Find your thing – the best hobbies for your mental health

We’ve all heard the saying that ‘every man needs a hobby’ – it’s as well worn as a holey pair of socks! However, recent studies have revealed that there is some truth to it.

Research done by the Australian Psychological Society has shown that 4 out 5 people with hobbies are less likely to suffer from stress, depression and low mood.

Why is this? When we take part in a hobby that we enjoy, chemical messengers in the brain (known as neurotransmitters) are released – such as dopamine, a chemical that helps us feel pleasure. These feel-good chemicals can then make us want to do the hobby again, and feel more motivated to do so.

Clearly, hobbies have a real benefit – so here are some of the most rewarding hobbies out there. Go find your ‘thing’!

Learn an instrument

Your neighbours may not enjoy your musical exploits at first, but learning how to play an instrument can be one of the most rewarding things a person can do.

There’s a plethora of options out there for beginners, no matter the instrument you choose. From free online books, to specialist teachers on youtube. The real joy is that you’ll never stop improving – there’s always something new to learn, so the sense of progression is very strong.

There’s even a social side to explore – forming a band can be a lot of fun, even if you only ever perform in the garage!

Pick up a camera

Perfectly capturing a moment in time is no mean feat, but it can be so satisfying when you pull it off. Whether it’s the perfect landscape composition, or a candid snap of a friend, photography can be a very gratifying pastime.

Nowadays, it’s incredibly easy to pick up – most of us have a decent camera built into our phone, and photo editing becomes more accessible each year, thanks to the popularity of apps.

It’s not just a solitary experience either – there are many photography clubs out there, as well as online communities that can help guide your learning.

If you find that you’re enjoying yourself, you can always invest in a decent DSLR camera – which can open up a whole new world of photography techniques, such as long exposures to capture light and star trails, or shallow depths of field for eye-catching portraits. The possibilities are truly endless.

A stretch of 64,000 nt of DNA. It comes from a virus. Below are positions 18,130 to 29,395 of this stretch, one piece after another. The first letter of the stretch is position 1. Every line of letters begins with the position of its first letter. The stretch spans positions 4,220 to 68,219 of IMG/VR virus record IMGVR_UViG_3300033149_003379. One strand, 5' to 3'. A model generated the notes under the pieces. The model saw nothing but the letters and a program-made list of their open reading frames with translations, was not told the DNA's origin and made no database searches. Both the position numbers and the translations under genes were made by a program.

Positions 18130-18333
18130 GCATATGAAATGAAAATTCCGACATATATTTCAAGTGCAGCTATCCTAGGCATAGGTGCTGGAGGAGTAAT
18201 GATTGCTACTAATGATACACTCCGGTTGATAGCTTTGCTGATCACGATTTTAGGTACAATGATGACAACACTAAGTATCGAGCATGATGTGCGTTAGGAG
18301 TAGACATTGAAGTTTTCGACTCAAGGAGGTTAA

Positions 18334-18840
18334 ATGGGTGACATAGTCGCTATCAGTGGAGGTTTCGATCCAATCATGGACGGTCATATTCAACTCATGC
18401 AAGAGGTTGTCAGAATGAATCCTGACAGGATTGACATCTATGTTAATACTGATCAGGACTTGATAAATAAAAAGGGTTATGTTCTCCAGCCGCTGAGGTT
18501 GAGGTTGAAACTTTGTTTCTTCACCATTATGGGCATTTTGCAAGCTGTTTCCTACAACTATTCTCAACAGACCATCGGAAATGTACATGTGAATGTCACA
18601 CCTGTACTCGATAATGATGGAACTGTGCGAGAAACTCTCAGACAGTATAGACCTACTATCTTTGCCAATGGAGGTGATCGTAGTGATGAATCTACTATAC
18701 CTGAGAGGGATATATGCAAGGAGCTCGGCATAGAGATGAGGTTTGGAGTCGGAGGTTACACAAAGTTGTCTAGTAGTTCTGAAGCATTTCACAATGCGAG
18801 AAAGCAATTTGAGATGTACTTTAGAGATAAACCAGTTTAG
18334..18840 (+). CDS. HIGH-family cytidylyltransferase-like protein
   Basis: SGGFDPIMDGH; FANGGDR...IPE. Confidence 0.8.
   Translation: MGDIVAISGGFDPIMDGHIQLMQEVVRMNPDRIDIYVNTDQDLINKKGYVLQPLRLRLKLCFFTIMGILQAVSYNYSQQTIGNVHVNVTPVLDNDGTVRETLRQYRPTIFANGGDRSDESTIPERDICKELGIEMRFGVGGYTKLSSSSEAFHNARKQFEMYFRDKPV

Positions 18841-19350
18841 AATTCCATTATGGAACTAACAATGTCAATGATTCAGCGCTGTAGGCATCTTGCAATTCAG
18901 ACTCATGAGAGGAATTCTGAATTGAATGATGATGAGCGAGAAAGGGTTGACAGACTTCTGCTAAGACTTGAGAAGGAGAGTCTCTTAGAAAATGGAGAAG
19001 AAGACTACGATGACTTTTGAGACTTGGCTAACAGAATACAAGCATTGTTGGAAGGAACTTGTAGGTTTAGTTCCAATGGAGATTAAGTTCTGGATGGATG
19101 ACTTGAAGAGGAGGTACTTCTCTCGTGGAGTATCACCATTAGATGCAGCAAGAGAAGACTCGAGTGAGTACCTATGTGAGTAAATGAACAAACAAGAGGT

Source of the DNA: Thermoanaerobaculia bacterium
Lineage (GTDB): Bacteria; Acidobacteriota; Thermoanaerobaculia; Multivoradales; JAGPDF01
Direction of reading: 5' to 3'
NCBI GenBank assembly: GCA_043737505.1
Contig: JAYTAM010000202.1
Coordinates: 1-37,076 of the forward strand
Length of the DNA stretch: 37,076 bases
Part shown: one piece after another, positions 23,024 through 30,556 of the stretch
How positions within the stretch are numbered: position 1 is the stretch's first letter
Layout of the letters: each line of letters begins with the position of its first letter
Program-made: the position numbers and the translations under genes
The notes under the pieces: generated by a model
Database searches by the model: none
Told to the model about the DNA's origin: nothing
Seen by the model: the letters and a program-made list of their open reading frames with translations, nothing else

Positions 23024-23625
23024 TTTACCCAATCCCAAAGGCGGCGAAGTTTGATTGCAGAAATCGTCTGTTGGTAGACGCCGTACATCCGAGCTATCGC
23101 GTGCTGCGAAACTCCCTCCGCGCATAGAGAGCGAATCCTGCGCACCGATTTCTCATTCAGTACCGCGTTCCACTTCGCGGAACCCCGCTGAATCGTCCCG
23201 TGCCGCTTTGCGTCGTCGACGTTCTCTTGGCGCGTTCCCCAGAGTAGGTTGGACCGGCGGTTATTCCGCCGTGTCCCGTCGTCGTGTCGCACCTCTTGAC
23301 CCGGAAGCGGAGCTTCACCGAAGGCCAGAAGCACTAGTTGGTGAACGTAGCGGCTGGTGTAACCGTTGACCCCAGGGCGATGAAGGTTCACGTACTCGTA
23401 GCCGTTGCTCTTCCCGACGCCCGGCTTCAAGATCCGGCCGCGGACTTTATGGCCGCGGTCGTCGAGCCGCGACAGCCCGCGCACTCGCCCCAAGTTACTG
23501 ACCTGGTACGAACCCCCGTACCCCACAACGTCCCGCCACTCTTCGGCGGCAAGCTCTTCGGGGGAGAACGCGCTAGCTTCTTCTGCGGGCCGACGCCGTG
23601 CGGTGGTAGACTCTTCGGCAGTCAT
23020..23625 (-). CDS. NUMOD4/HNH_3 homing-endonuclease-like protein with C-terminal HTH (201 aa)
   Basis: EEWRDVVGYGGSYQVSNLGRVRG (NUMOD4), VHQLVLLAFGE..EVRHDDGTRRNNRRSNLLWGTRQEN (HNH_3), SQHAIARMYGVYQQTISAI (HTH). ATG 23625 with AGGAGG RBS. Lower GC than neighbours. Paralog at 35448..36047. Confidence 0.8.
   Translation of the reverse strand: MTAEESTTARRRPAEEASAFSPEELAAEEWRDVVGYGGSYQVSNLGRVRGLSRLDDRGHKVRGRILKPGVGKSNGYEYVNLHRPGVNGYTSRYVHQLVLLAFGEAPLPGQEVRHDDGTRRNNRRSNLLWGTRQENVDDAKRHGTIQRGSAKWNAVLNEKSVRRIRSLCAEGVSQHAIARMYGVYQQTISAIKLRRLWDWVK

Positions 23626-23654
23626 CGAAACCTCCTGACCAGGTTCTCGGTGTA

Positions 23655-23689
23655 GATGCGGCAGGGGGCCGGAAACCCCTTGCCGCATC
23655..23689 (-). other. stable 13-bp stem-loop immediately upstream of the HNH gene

Cook up a storm

A 2016 study published in the Journal of Positive Psychology found that people who spend a little time on something creative each day, tended to have a stronger feeling of happiness. Being creative doesn’t mean you need to be a great artist though – cooking is a great way to get creative on a daily basis. 

Learning new recipes and trying out fresh techniques can give a similar sense of satisfaction as learning an instrument – even more so if the food goes down well with your family and friends!

The kitchen can also be a useful form of escapism. Every step of a recipe demands your full attention, so as your slicing, frying, chopping, rolling or stirring, you’re fully present in that moment.

As with other hobbies – there are plenty of apps, books and youtube guides to help you get started. Whilst services such as HelloFresh are a nice way of introducing exciting recipes into your routine.

Work with wood

If you’ve never tried woodwork, you may be surprised to learn how deeply satisfying it can be. There’s an almost primal enjoyment to be found from turning a chunk of wood into a beautiful object.

You don’t need to be a carpenter or have fancy tools to start out either – you can find twenty minute whittling projects online, which only require one tool and a block of wood!

As with cooking, connecting with your inner Ron Swanson can provide an engaging activity, that culminates in a real sense of achievement. It’s also a great way to conjure up birthday and Christmas presents on a budget!

Cycling

Numerous studies have pointed to the multiple benefits of keeping active. Exercise can promote better sleep, and releases feel-good hormones that make you feel better within yourself. Physical activity also releases cortisol, which helps us manage stress.

Getting active on a regular basis can be easier said than done though – not everyone enjoys the gym, or home workouts. This is where cycling stands apart – unlike other workouts, cycling comes with the joy of traveling, and the fun of locomotion.

There’s also a meditate aspect to the physical sensations of cycling. By focusing on the movement of your legs, the rhythm of your breathing and the wind on your face, you’re clearing your mind of the worries of the day.

Although there’s the initial cost of purchasing a bicycle, the ongoing costs are very minor, and you’ll feel yourself getting fitter every time you head out for a ride. What’s not to like?!

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